In my previous email, I told you about being in court representing a relatively new landlord evicting a problem tenant. How did I know they were a problem tenant? When I agreed to represent the landlord, one of the first things my staff did was a quick online check of the local court dockets. With a little typing of names and the click of a few buttons, we could see the rather lengthy legal history these particular tenants had. Five to ten minutes of that type of quick research would have saved my new clients numerous hours of difficulty in dealing with these tenants.
I recognize that even in this modern era, some local courts do not have all their records online; however, there is this wonderful invention called the telephone. If you have a fully-completed rental application in front of you that gives you the applicant’s name, date of birth and Social Security number, a quick phone call to the court and conversation with a records clerk can reveal whether there are or have been any cases against that person, particularly anything housing related. A few minutes of such research can help you avoid renting to problem tenants.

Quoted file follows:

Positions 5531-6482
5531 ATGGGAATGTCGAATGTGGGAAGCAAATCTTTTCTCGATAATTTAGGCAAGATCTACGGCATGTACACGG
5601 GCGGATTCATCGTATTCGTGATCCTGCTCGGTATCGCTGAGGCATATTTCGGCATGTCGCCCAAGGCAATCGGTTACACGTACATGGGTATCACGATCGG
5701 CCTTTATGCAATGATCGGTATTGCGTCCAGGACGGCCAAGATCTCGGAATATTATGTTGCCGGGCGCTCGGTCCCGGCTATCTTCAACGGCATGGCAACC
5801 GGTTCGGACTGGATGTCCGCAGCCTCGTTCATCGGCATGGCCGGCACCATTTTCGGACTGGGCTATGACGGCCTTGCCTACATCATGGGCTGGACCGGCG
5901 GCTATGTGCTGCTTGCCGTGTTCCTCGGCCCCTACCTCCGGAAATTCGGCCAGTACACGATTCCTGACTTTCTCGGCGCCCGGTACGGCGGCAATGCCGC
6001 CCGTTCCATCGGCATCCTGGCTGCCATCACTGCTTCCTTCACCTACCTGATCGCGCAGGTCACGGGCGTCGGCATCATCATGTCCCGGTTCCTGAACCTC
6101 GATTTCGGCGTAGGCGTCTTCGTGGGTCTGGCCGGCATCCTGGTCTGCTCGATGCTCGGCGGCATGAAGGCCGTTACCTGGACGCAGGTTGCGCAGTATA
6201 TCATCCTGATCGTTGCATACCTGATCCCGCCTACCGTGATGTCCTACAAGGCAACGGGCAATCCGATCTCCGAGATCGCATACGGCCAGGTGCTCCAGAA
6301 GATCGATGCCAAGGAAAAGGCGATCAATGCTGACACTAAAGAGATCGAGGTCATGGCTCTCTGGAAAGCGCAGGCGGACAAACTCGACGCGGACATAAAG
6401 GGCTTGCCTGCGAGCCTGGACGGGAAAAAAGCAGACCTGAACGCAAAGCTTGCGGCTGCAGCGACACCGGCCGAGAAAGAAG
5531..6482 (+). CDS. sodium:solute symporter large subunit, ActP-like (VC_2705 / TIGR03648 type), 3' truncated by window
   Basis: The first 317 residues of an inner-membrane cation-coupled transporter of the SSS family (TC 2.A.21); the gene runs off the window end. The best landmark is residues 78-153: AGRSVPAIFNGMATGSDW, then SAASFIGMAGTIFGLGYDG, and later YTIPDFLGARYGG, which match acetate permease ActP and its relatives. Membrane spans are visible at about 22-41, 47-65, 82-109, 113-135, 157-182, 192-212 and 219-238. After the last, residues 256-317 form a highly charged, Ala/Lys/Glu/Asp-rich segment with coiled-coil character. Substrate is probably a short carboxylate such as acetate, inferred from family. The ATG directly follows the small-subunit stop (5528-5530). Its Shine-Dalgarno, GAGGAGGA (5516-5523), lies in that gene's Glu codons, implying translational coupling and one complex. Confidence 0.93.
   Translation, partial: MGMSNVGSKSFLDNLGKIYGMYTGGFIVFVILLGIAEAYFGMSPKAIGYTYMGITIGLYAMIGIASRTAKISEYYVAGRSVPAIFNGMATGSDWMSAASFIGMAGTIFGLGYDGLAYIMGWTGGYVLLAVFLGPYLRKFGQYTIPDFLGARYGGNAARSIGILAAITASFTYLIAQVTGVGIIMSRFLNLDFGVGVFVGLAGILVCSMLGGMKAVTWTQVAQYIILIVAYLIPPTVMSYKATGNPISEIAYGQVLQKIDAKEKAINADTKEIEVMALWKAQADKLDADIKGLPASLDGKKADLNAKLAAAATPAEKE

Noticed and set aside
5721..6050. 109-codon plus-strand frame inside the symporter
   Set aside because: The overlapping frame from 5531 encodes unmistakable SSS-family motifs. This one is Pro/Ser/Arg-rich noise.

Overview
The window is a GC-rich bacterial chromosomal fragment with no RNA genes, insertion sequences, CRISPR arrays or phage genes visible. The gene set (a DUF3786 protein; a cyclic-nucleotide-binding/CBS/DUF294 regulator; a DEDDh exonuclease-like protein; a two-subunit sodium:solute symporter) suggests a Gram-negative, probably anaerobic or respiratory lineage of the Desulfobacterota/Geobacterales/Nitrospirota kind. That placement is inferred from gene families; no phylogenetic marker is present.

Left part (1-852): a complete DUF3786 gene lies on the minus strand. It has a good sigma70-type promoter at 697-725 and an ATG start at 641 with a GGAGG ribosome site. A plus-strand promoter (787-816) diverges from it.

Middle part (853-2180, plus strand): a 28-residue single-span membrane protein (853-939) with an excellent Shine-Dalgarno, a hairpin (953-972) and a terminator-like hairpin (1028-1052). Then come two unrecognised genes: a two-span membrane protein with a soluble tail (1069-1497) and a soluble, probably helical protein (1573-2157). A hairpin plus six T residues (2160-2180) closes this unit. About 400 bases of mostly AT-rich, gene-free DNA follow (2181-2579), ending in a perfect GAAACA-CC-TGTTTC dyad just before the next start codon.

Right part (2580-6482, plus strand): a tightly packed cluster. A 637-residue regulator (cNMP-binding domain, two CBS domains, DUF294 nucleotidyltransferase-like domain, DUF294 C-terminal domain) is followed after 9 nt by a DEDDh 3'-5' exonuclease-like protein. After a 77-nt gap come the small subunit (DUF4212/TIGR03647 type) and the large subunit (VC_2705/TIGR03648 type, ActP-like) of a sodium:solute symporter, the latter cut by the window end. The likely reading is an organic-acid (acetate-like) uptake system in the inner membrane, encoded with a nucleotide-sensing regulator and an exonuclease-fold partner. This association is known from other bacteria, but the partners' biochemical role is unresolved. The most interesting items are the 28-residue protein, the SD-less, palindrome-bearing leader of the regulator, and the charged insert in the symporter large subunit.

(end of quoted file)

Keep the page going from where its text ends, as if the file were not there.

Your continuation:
In order to do this research effectively, you need to have a rock-solid rental application as part of your real estate investing playbook, and ALL tenants must complete the application. You must also have a consistent screening and vetting process which you put ALL tenants through. In our office, we always do the background checks with the local courts first because that is the quickest way to eliminate many problematic applicants.
If our research with the local courts reveals cases of a nature indicating that the prospective tenant could be problematic, we then notify them that their application has been declined due to the results of a public records search with XYZ Court.
You can minimize the chance of renting to problematic tenants by doing some simple research with local housing courts. The few minutes it takes to do this can save you hours of hassle and hundreds or even thousands of dollars later. Establish your screening process as part of your real estate investing playbook, and then consistently follow that process for every prospective tenant.